9 IT Predictions for 2022


The rapid changes over the last 24 months have left many organisations reeling. It was impossible to predict most of the changes that took place because of the global pandemic. However, now that many organisations are regaining their equilibrium, it’s essential to look into the future and ensure the business is prepared for what awaits in 2022 and beyond.

Peter Fuller, managing director ANZ, Micro Focus, said, “The cyberattacks seen in 2021 demonstrated the dire consequences of falling short of appropriate levels of cyber resilience. New ways of working will reveal new dangers across the enterprise, from remote users to new supply chains, and from cloud to mainframe. Corporate IT has also changed in the wake of the pandemic and digital commoditisation will continue. Today’s organisations must be nimble, decisive, and digitally capable, while leaders must be able to cope with the unexpected.”

Micro Focus and CyberRes have highlighted nine IT predictions organisations must prepare for in 2022:

1. Artificial intelligence (AI) will help combat increasing attacks on the Internet of Things (IoT) and critical infrastructure
Because of the increased reliance of IoT devices and networked and distributed computation systems, attacks on these systems will rise. However, AI will come to the fore in combatting these attacks because of its ability to analyse vast amounts of threat-related data, detect even very subtle hints of an attack, and statistically review clues to pinpoint the devices that are being infiltrated. These services will be cloud-only.

2. Certain types of AI will emerge as relevant to cybersecurity
The types of AI that will be adopted in 2022 will be focused on specific, battle-tested techniques such as statistical learning, anomaly detection and, in a more limited capacity, natural language processing (NLP). Certain areas of AI research, such as large language models (like GPT-3), will not be heavily adopted in 2022 for cybersecurity. This is because there is not yet a good use case match within cybersecurity for those technologies, and also because the computationally expensive and non-transparent nature of these approaches do not lend themselves well to current security operations centre (SOC) needs.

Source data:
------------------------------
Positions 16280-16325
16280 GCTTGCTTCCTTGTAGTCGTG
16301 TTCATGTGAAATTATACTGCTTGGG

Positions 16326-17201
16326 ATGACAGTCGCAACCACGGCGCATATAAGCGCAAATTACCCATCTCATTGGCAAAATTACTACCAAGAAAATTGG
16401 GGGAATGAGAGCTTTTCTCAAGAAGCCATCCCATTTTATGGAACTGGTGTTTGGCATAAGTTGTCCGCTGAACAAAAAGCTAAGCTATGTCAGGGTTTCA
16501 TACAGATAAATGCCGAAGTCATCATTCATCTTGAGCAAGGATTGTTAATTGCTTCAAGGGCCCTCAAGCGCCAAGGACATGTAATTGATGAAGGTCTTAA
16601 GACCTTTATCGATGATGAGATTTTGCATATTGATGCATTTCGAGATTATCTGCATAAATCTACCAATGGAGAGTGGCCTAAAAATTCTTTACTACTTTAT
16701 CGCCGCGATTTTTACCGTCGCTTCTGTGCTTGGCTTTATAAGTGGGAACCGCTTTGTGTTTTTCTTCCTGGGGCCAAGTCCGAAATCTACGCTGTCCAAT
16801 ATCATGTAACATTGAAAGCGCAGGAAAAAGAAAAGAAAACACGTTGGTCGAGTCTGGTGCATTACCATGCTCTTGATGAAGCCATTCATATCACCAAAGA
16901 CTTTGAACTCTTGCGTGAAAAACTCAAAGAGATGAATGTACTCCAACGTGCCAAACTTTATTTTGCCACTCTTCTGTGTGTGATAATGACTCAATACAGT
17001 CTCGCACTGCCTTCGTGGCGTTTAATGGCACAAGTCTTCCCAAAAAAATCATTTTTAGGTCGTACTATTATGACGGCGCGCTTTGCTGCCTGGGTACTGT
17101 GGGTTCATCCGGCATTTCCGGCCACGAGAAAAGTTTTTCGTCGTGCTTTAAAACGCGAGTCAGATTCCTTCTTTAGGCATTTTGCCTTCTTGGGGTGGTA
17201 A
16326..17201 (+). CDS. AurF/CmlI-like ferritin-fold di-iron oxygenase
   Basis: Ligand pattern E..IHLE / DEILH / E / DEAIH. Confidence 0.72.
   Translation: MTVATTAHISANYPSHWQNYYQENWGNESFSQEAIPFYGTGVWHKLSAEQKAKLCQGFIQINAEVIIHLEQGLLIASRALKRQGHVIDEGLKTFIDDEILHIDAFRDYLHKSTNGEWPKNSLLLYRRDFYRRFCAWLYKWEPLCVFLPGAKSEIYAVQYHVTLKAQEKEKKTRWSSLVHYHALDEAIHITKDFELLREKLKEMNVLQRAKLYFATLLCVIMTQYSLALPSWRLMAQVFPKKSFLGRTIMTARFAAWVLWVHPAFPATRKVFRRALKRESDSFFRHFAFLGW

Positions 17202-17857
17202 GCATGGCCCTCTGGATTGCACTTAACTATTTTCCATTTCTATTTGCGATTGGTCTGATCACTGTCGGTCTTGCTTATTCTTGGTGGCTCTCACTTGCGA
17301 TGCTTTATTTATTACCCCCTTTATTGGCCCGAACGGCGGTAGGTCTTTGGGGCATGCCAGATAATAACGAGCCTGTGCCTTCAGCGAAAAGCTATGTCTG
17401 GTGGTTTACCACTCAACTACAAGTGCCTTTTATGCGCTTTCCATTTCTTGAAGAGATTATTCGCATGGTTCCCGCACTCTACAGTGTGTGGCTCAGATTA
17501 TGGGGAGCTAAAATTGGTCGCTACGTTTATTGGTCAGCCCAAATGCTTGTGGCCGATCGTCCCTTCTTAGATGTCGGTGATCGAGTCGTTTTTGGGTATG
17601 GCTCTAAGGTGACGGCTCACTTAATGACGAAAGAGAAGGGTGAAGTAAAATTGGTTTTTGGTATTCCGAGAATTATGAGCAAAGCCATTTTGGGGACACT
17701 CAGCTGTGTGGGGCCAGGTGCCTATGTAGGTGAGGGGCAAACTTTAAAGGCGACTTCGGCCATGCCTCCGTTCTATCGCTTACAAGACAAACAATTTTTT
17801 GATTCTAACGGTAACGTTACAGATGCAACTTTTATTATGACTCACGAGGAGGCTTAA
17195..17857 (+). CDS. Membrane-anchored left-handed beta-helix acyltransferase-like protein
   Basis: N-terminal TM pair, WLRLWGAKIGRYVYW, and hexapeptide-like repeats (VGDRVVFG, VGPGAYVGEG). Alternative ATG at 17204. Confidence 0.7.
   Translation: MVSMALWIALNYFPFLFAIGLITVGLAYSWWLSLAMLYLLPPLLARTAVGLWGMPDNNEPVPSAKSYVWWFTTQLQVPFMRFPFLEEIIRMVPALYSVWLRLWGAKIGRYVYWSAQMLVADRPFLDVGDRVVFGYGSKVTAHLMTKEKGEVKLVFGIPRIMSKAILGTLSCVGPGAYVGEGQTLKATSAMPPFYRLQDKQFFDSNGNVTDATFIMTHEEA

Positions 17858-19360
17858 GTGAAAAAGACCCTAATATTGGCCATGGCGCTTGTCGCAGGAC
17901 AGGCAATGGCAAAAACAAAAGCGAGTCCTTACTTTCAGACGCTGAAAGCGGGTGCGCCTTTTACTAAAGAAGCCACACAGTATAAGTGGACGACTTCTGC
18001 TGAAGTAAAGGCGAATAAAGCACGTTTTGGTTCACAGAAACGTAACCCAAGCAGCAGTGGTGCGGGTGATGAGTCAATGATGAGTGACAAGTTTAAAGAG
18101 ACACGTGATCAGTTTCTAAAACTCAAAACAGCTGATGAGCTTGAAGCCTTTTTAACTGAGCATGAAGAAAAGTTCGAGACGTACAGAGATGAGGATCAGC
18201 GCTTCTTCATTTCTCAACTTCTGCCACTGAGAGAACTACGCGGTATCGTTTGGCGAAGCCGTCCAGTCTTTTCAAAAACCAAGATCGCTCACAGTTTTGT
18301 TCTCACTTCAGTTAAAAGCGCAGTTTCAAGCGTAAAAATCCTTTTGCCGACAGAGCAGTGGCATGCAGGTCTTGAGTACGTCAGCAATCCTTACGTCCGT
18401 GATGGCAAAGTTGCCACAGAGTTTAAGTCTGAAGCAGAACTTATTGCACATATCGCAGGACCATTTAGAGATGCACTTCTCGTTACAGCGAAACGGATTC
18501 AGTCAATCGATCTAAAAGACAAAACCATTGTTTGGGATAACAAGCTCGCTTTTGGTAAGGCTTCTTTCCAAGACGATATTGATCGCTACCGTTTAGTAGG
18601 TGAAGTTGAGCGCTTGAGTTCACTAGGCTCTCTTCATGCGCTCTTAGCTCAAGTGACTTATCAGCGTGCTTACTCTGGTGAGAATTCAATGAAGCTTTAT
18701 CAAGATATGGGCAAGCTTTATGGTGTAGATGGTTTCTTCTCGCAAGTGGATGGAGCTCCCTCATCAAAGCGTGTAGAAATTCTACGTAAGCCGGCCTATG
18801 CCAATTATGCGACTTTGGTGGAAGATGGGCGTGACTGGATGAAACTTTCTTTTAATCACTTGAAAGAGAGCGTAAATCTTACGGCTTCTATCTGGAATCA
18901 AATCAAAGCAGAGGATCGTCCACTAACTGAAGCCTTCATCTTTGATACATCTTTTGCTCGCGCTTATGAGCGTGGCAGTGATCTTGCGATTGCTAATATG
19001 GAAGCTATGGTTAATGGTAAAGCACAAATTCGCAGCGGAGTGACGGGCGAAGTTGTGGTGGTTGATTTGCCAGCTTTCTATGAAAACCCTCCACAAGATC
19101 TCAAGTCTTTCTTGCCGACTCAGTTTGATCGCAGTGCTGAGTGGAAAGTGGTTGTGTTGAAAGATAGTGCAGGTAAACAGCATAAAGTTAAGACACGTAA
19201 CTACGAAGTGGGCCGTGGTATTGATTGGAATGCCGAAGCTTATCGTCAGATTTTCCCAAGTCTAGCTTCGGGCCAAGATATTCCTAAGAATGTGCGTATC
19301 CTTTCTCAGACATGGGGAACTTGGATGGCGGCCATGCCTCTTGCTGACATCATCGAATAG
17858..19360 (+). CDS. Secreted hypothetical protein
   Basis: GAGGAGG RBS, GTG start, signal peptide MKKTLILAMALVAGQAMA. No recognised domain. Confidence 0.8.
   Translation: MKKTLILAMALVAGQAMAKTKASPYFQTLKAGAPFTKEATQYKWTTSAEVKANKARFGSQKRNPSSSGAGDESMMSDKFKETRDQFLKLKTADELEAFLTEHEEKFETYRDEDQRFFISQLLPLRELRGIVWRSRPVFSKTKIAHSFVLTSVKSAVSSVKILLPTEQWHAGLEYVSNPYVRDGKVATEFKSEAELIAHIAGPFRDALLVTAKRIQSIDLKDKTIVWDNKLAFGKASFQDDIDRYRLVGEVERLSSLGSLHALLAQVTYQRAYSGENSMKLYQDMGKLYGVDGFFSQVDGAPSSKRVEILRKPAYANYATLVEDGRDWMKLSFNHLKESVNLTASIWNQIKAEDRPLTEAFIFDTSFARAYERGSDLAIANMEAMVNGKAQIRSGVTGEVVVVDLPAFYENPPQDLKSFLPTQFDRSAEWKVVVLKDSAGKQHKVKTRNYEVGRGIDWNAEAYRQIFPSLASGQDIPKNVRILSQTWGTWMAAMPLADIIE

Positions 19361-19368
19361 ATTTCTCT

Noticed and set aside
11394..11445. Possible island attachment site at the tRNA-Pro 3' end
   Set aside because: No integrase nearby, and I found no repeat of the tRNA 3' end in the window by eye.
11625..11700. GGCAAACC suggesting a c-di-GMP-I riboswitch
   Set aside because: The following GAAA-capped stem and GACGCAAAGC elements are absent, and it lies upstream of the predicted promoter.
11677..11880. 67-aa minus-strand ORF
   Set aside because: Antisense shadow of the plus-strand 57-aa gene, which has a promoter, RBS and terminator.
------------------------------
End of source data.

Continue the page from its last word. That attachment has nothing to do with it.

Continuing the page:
3. Machine learning will drive cyberattacks
The increased use of AI extends to cyberattackers who will use unsupervised machine learning to launch automated and autonomous attacks. The algorithms will decide on the best course of action for an attack, making them incredibly difficult to combat. This will democratise cyberattacks and deliver economies of scale that benefit cybercriminals.

4. Cloud will be an attack vector
Cloud will be weaponised due to its computing power and potential anonymity to launch attacks. The difficulty involved in tracing offenders makes cloud highly attractive to cybercriminals, and this will accelerate the use of dark or black clouds.

5. The SOC will evolve
The SOC will no longer be a correlation engine but more of a threat-gathering centre of excellence. SOCs will be tasked to respond to threats and will be embedded in crisis management scenarios and strategies. SOCs will also become more automated and orchestrated with the rest of the enterprise ecosystem. SOCs may also be outsourced more often, which helps streamline and ease internal operations.

6. Software supply chain vulnerabilities
Supply chain issues continue to impact consumers and fast delivery seems to be a thing of the past. Bottlenecks indicate supply chain breakdowns caused by disconnects in process flow and interaction models. The same disconnects occur in software and product delivery processes, it’s essential to be able to validate the provenance of artifacts from software supply chains. Failing to do this creates security vulnerabilities so organisations will continue to evolve their supply chain interaction models. Application development processes now require well-trusted, well-sourced, and well-understood components, especially for low-code/no code application creation.

To overcome these issues, organisations must include supply chain design and artifact verification as part of every application. Simplification of process delivery models to validate artifacts, remove manual interaction steps and automate away the risks of malicious or unsecure inclusions is key to maintaining delivery velocity and an ability to create high value products to address business requirements.

7. The knowledge economy
Data will continue to drive decisions and its use will expand. Whether it is keeping people or organisations safe, understanding user and customer behaviour and sentiment, the concept of digital forensics – genuine intelligent insight – will further advance the space.

8. Everyone and everything, everywhere
Accepting, adapting and leveraging a many-to-many topology will cause IT leaders to rethink, remodel and reinvest to support greater (and compliant) collaboration and cohesion between teams, applications and customers.

9. Agile IT factories
Foundations for future growth reside in the core systems, applications, teams and processes of today. Streamlining operations and delivery processes, using factory or value stream models, will further enhance existing agile or DevOps processes to instil greater efficiency and allow room for transformational change.

Peter Fuller said, “Organisations must always leave room for unexpected developments. However, it’s important to control and harness all aspects of the environment wherever possible to minimise risk and increase the organisation’s ability to react positively to changing circumstances. Organisational leaders will need to carefully manage ongoing transformations and ensure that outcomes are predictable, which requires solid, trusted foundations. Being aware of these emerging trends in 2022 will help.”